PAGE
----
An investigation into the mineralogy and processing characteristics of the Elsburg reefs at South Deep Gold Mine, South Africa

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Gold ores of the Witwatersrand Supergroup in South Africa are known to be amenable to metallurgical recovery through the process of cyanidation. However, the continuous decline in gold ore grade, increased environmental liability caused by residual cyanide in tailings and an increase in the complexity of ore composition calls for an alternative processing route. This is important to ensure that low-grade ore recovery is profitable while producing environmentally benign waste residue. Process mineralogy provides a systematic approach for the practical application of mineralogical knowledge, aiding ore characterisation and predictive behaviour, thus optimising how ores can best be mined, blended and processed. This study used mineralogical data and environmentally friendly leach reagent (i.e., glycine) to diagnose and predict processing characteristics of the composite Elsburg reefs at South Deep Gold Mine, South Africa. The mineralogy of these reefs is dominated by quartz and sulphide minerals, with pyrite, arsenopyrite, chalcopyrite and pyrrhotite being the common sulphides. More than 85% of gold in these reefs is locked or hosted in pyrite and quartz. The geochemistry shows high concentrations of siderophile (e.g., Cu, Ni and Co) and chalcophile (i.e., Cu and Zn) elements that can form stable complexes with glycine. A moderate to strong correlation of these elements (Cu, Co, Ni, Zn, etc.) with gold is conformable with the sulphide minerals-gold association. The poor liberation characteristics of Elsburg reefs ore and its geochemistry negatively influence gold recovery using glycine leaching. Sequential or multi-stage leaching is best to process ore with moderate to high Cu concentration and unliberated gold. The outcomes of this study demonstrate that Elsburg reefs gold ore responds well to sequential glycine leaching, with gold recoveries up to 95%, depending on which method or conditions are used. At low glycine dosage (e.g., 300 ppm), leaching duration of 50 hours, and ambient temperature (~23°C), bottle roll leaching of the Elsburg reefs yield low gold recovery (i.e., 30%), while at higher glycine dosage (e.g., 1500 ppm) and same leaching conditions (duration and temperature), a higher gold recovery (i.e., 41%) is attainable. Sequential leaching at a higher concentration of glycine (1500 ppm) with a leaching duration of 101 hours, yield cumulative gold recovery of up to 86%. Furthermore, at higher glycine concentration (1500 ppm) and elevated temperature (i.e., 40°C), Elsburg reefs yield considerably higher gold recovery (95%). The leaching solution was recharged at different time intervals from the beginning to the end of the leaching process. The increase in glycine was complemented by an increase in oxidant concentration (potassium permanganate). The ratio of potassium permanganate to glycine was kept at 2:1 (potassium permanganate: glycine).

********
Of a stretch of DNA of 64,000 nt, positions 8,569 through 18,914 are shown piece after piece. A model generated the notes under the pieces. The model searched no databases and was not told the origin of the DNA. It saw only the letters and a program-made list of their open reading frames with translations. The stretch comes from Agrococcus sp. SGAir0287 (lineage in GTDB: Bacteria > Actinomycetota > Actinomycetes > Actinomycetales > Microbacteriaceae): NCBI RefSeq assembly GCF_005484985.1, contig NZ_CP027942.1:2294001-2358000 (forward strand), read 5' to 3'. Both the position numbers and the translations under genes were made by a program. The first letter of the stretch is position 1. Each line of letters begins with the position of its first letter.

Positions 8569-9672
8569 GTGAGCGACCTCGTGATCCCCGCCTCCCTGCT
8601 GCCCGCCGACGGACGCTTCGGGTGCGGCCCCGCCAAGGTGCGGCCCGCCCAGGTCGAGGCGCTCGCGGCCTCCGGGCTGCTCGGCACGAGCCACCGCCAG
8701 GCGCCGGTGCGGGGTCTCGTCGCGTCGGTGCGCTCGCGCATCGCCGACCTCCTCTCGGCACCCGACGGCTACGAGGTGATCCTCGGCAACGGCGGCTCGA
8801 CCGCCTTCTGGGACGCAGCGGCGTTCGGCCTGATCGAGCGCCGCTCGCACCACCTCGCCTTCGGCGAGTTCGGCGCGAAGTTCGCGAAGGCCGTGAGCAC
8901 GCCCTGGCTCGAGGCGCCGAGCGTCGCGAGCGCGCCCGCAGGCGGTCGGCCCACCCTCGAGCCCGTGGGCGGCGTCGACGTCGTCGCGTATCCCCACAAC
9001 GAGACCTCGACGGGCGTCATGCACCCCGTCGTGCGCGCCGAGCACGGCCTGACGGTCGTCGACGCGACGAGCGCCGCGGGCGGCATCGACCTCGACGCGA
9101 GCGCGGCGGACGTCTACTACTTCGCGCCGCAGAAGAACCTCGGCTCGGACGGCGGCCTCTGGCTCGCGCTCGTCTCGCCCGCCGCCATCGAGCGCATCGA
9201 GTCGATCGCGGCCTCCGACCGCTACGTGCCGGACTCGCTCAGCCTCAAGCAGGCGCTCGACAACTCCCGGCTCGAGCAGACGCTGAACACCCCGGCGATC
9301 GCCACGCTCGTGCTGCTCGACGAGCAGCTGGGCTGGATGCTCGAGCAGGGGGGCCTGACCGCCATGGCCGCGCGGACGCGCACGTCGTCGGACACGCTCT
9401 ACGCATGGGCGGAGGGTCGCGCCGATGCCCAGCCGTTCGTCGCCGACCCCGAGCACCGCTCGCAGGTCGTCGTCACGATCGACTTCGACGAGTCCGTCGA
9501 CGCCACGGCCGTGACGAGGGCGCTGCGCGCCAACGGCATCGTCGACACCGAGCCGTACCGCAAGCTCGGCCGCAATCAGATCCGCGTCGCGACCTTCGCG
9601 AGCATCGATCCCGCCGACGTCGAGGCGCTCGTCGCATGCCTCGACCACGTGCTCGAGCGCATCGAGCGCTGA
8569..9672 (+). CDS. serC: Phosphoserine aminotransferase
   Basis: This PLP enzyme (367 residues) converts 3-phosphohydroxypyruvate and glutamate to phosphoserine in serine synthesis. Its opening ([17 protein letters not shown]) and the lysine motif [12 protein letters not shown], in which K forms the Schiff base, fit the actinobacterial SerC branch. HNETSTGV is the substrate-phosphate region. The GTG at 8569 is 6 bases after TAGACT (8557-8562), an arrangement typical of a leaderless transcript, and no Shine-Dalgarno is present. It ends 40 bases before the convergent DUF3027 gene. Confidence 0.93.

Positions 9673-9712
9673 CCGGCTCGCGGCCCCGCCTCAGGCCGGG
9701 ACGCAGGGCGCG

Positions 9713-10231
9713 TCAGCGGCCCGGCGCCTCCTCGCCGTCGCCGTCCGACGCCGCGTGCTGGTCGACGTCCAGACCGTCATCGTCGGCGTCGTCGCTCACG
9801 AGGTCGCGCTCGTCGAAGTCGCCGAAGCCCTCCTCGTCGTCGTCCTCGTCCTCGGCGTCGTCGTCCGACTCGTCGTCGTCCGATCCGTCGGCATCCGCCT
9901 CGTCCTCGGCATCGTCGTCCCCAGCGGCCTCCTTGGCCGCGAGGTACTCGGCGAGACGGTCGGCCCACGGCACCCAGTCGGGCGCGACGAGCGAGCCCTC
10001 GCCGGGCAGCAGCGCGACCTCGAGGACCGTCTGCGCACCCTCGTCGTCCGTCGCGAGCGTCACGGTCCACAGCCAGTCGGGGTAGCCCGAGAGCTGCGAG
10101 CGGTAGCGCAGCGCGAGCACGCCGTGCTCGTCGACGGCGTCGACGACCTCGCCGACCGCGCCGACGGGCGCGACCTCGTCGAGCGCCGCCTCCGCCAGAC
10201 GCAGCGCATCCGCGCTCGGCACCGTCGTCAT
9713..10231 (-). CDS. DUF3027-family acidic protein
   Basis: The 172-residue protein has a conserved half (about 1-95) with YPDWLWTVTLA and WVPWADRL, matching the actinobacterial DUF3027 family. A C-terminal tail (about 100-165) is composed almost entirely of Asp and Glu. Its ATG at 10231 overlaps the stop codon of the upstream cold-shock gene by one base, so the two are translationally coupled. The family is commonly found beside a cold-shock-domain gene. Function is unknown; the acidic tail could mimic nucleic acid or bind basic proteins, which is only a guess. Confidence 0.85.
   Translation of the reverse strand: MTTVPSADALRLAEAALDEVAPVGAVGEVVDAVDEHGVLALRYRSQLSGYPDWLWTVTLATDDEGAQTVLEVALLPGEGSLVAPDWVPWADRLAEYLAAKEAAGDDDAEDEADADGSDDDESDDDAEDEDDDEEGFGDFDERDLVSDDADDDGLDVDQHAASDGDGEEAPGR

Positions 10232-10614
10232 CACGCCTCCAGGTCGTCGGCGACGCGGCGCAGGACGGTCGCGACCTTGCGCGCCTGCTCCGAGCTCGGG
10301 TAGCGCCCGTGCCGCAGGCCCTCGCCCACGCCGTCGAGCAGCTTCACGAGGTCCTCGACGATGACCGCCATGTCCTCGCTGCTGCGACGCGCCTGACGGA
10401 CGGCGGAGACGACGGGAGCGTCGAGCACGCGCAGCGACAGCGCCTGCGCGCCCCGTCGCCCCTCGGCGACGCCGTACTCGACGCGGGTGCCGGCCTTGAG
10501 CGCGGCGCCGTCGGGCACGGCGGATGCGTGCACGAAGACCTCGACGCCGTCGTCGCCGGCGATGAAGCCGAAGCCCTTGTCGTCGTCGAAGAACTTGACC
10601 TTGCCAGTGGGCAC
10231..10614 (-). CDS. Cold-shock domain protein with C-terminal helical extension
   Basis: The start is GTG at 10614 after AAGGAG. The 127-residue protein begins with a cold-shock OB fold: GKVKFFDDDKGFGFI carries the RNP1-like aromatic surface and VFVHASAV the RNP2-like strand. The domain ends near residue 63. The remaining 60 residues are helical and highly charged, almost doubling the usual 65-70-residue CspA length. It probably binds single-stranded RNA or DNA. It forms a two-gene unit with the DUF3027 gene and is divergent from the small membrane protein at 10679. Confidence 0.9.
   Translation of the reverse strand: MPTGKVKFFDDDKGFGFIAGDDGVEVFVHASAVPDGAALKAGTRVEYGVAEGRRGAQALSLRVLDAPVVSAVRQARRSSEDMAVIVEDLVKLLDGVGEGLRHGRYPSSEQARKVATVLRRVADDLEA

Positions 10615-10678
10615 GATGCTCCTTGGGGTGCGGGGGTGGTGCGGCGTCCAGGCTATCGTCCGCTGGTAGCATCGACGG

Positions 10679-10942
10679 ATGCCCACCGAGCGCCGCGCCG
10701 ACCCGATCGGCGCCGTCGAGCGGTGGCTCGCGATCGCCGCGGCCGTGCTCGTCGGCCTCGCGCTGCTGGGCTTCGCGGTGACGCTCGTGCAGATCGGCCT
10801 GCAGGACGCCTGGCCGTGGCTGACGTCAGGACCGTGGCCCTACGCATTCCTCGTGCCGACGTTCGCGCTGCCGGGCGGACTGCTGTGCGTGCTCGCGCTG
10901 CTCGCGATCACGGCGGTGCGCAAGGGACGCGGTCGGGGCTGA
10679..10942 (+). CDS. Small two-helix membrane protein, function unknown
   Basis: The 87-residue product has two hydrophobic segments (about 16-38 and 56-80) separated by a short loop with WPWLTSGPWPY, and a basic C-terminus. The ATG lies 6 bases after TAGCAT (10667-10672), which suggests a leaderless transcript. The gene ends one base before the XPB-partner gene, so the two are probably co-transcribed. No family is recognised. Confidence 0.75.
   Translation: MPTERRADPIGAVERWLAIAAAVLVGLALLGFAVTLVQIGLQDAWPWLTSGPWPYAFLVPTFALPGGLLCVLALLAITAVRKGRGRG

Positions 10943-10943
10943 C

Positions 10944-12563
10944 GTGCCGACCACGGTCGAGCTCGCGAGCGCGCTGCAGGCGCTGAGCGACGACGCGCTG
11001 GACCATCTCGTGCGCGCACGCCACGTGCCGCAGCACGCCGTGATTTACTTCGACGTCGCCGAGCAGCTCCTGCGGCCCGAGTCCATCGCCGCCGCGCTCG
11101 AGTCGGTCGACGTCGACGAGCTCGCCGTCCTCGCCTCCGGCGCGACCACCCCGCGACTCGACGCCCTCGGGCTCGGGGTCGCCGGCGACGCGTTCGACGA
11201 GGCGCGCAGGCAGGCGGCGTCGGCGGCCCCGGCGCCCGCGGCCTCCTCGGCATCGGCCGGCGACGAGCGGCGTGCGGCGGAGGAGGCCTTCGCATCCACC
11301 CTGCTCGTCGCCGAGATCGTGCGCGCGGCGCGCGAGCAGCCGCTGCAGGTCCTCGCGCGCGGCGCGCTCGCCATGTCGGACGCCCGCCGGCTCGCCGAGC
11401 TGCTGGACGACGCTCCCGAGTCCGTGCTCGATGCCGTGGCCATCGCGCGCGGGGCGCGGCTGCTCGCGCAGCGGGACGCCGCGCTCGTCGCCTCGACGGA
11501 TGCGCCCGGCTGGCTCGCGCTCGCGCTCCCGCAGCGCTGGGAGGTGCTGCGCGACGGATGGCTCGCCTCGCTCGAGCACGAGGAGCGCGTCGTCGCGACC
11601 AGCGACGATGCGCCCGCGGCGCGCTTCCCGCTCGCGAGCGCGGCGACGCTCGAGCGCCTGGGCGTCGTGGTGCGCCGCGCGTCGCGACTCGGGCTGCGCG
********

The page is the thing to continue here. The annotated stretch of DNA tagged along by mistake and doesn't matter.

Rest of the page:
A research report submitted in partial fulfilment of the requirements for the degree Master of Science to the Faculty of Science, School of Geosciences, University of the Witwatersrand, Johannesburg, 2023
Gold ores, Mineralogy, South African mining